Manulife US REIT (SGX: BTOU), or MUST, is caught in a bind.
Back in July, the US office REIT reported that the valuation of its property portfolio had declined by 14.6% to US$1.63 billion.
As a result of this fall, aggregate leverage shot up to around 57% while a financial covenant with its lenders was breached.
MUST also ended up halting distributions when it reported its first half of 2023 (1H 2023) earnings back in August 2023 as it worked with its lenders to address this breach.
Just last week, the manager of MUST released a comprehensive recapitalisation plan to revitalise the REIT and help it get back on its feet.
Should unitholders support or reject this plan?
Details of the plan
The recapitalisation plan involves two key components – revitalise and reinforce.
For the revitalise portion, a total of US$285 million will be raised to pay off each lender.
MUST will divest its Park Place property to its sponsor, Manulife Financial, at US$98.7 million, which is the higher of the two independent valuations sought.
At the same time, the REIT will obtain a six-year unsecured sponsor-lender loan of US$137 million at an interest rate of 7.25%.
Finally, MUST needs to tap on US$50 million of its cash balance to fulfil this portion of the deal.
Meanwhile, the “reinforce” section seeks to reposition MUST’s portfolio and strengthen its balance sheet.
The office REIT will sell assets to raise US$328.7 million with properties prioritised according to their total return potential and capital expenditure (capex) requirements.
Source: Manulife US REIT Presentation Slides
The slide above shows how MUST’s portfolio will be divided into three tranches to determine which assets to sell off first.
The priority is to divest the Tranche 1 assets that make up 28.4% of the portfolio as they have high occupancy risk with lower total return potential.
As such, half-yearly distributions will remain suspended until the end of 2025 but may resume if certain conditions are met.
With the “reinforce” segment, the manager intends to repay maturing debt, fund future capex, and optimise the portfolio to enable the REIT to grow again.
Other options were considered
This plan was proposed after the manager considered numerous options for the REIT.
The problem is that the US office sector continues to face headwinds with post-COVID remote work patterns negatively impacting leasing demand.
The NCREIF Office Index has declined by 21.1% year-to-date, showcasing the challenging conditions within the sector.
Coupled with the high interest rate environment and MUST’s high aggregate leverage, this means that debt financing options are severely limited.
The REIT had considered the gradual disposal of its properties to raise cash but with buyers having limited access to credit, this was not a good option.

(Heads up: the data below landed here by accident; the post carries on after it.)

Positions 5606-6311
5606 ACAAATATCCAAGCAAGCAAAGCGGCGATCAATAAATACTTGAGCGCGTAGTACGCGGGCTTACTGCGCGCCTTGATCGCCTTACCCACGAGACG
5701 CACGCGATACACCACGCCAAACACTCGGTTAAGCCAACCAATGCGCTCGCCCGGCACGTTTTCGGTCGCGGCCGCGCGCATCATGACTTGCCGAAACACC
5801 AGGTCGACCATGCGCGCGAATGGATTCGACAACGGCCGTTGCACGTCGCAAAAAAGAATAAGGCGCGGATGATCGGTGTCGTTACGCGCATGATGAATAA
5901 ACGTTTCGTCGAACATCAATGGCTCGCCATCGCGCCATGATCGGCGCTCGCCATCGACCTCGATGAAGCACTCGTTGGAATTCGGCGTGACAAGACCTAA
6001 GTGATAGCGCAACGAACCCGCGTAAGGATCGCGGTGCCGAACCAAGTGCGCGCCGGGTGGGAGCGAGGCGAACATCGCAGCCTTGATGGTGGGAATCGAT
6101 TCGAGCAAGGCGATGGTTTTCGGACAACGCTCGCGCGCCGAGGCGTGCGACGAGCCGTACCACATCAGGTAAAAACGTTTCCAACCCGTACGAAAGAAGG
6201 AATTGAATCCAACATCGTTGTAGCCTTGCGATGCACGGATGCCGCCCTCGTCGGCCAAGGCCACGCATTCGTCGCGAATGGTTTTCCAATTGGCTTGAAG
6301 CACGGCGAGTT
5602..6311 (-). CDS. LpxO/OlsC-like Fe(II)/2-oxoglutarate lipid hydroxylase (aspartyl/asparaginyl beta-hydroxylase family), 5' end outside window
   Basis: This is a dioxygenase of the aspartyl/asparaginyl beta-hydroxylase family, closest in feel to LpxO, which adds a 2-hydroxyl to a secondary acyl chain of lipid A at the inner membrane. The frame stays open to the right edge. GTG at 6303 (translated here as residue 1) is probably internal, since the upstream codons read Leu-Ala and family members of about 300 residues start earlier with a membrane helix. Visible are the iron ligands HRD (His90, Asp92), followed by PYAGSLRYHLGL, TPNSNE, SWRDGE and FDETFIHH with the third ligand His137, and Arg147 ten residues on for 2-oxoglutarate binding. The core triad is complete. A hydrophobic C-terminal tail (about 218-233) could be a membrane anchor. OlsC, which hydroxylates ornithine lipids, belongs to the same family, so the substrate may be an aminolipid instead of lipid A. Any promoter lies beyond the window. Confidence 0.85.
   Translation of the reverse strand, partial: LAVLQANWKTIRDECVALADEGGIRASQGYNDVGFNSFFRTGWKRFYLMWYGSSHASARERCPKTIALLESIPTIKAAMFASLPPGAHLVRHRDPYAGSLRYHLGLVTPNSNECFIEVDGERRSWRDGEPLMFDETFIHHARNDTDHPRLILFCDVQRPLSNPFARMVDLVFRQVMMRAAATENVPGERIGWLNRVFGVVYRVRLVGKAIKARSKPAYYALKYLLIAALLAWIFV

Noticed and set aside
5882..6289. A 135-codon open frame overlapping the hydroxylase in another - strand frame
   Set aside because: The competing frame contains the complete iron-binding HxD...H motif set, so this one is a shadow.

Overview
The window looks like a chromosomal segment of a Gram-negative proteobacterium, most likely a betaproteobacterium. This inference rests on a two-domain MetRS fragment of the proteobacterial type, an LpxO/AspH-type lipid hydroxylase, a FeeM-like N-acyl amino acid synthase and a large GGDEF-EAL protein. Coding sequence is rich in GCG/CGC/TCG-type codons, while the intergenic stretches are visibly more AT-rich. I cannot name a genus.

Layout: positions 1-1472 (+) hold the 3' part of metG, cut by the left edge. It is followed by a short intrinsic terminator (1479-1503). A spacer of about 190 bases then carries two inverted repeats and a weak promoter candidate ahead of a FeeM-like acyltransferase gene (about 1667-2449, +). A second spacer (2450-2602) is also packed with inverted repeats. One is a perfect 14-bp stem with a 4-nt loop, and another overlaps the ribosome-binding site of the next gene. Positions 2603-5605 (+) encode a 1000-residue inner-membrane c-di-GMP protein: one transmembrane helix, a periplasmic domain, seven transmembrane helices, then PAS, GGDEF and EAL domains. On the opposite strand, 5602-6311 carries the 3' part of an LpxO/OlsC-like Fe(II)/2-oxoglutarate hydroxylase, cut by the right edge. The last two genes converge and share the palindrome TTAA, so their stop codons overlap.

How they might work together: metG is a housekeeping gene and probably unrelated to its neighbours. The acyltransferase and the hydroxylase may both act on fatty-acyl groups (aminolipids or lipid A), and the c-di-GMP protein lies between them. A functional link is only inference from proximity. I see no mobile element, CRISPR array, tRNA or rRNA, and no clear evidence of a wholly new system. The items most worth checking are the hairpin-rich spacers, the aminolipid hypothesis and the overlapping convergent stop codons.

An equity fundraising exercise was also out of the question as MUST’s unit price had declined to an all-time low with banks unable to underwrite any preferential offer as the sponsor’s unitholding is mandated to be capped at 9.8%.
Mergers also come with heightened risk in the current environment while new loans and credit facilities were not available.
In light of the above, the manager of MUST has come up with a recapitalisation plan which it believes will help to cure the breach and put the REIT back on track for growth.
Benefits of the transaction
Assuming the recapitalisation plan is approved, MUST’s lenders will initiate a waiver of past and existing breaches and allow a temporary relaxation of financial covenants till 31 December 2025.
The lenders need to do so as MUST’s unencumbered gearing ratio will touch 80% after the recapitalisation plan while its interest coverage ratio will be reduced from the current two times to just 1.5 times.
MUST has around 19 months to effect the asset dispositions and the lenders have agreed to extend the loan maturities of all facilities by one year.
Assuming the recapitalisation plan goes through, the sponsor-lender loan is taken up and the tranche 1 assets are disposed of, MUST’s aggregate leverage is projected to fall to 49.4%.
This will bring the gearing level a whisker under the maximum 50% limit as mandated by Singapore’s central bank but also allow the REIT to have breathing room and a longer runway to withstand the US office sector headwinds.
Get Smart: An all-or-nothing decision
An extraordinary meeting (EGM) will be convened by MUST on 14 December to vote on three resolutions.
These three resolutions involve the “revitalise” transactions mentioned above along with the approval for the disposition mandate to accelerate the sale of the tranche 1 properties to raise more cash.
The manager has communicated that these three resolutions are inter-conditional, meaning that if any of them are not approved, then all three cannot go ahead.
Given the lack of alternatives for unitholders as mentioned above, it seems voting for these resolutions would be in their best interests.
Should the US office sector conditions improve or the REIT enjoys a favourable outcome for its dispositions, there is a possibility that distributions may be resumed before the end of 2025.
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Disclosure: Royston Yang does not own shares in any of the companies mentioned.